“As we build momentum toward net-zero carbon emissions by 2050, the opportunity to explore the potential for a hydrogen hub in this region—anchored in the Mon Valley—is cause for optimism,” Richard Fruehauf, U.S. Steel’s senior vice president, chief strategy and sustainability officer, stated last summer.

The companies will assess the technological and commercial possibilities for hydrogen and CCS, and will explore and demonstrate the potential opportunities for natural gas when coupled with CCS to achieve decarbonization.

ArcelorMittal delved into projects in Belgium and Canada late last year to reduce its carbon footprint. The steelmaker has invested millions of dollars into LanzaTech, a carbon recycling company. A Carbalyst plant—ArcelorMittal’s flagship carbon capture and re-use technology project costing €180 million—is under construction in Ghent, Belgium, with commissioning expected before the end of 2022.

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SSAB is making steel that helps its customers, such as Volvo Group, above, reduce their own carbon footprint.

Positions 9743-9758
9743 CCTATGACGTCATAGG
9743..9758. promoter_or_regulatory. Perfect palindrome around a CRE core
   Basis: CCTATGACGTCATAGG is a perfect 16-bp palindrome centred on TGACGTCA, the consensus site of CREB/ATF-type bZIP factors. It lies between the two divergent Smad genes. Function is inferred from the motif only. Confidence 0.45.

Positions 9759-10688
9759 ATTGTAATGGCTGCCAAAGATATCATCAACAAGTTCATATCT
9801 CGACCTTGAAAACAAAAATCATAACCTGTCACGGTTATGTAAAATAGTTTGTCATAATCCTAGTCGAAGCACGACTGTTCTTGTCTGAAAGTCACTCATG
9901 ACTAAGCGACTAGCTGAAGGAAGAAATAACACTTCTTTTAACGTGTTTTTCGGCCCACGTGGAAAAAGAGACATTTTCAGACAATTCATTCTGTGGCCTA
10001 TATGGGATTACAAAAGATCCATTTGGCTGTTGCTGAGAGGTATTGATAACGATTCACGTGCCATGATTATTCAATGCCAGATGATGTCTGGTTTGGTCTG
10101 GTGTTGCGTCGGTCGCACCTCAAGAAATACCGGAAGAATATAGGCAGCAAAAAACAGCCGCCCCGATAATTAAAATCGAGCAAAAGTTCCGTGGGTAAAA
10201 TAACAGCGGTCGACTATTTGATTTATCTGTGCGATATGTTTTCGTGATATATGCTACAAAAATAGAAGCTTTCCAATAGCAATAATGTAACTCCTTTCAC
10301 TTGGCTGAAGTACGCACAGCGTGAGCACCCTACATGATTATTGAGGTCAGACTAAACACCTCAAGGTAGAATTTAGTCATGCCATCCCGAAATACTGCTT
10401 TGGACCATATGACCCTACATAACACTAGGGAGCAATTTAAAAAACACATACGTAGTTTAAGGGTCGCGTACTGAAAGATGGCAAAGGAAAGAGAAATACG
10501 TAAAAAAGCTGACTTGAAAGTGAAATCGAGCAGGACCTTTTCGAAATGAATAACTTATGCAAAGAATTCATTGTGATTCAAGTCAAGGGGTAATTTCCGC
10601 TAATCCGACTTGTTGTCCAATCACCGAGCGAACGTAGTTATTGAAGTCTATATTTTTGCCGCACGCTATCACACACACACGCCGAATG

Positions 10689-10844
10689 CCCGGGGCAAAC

By using LanzaTech’s gas fermentation technology, which captures carbon-rich waste gases from the steelmaking process and converts them into sustainable fuels and chemicals, the plant will reduce CO2e emissions at Ghent by 125,000 metric tons a year. It will also produce 80 million liters of bioethanol.

This is in addition to the building of a 2.5 million-tonne direct reduced iron (DRI) plant and two EAFs at Ghent. They will operate alongside an existing blast furnace that is ready to take waste wood and plastics as a substitute for fossil carbon. That project should reduce CO2 emissions by 3.9 million metric tons per year by 2030.

ArcelorMittal Mining Canada will spend Cdn $205 million in its Port-Cartier pellet plant to convert 10 million metric tons of pellet production to DRI pellets by the end of 2025. The project will deliver a direct annual CO2e reduction of 200,000 metric tons, equivalent to over 20 percent of the plant’s total annual GHG emissions. This reduction will be achieved by using less energy during the pelletizing process.

“This investment will propel ArcelorMittal Mining Canada into the forefront of mining and steel decarbonization,” said CEO Mapi Mobwano.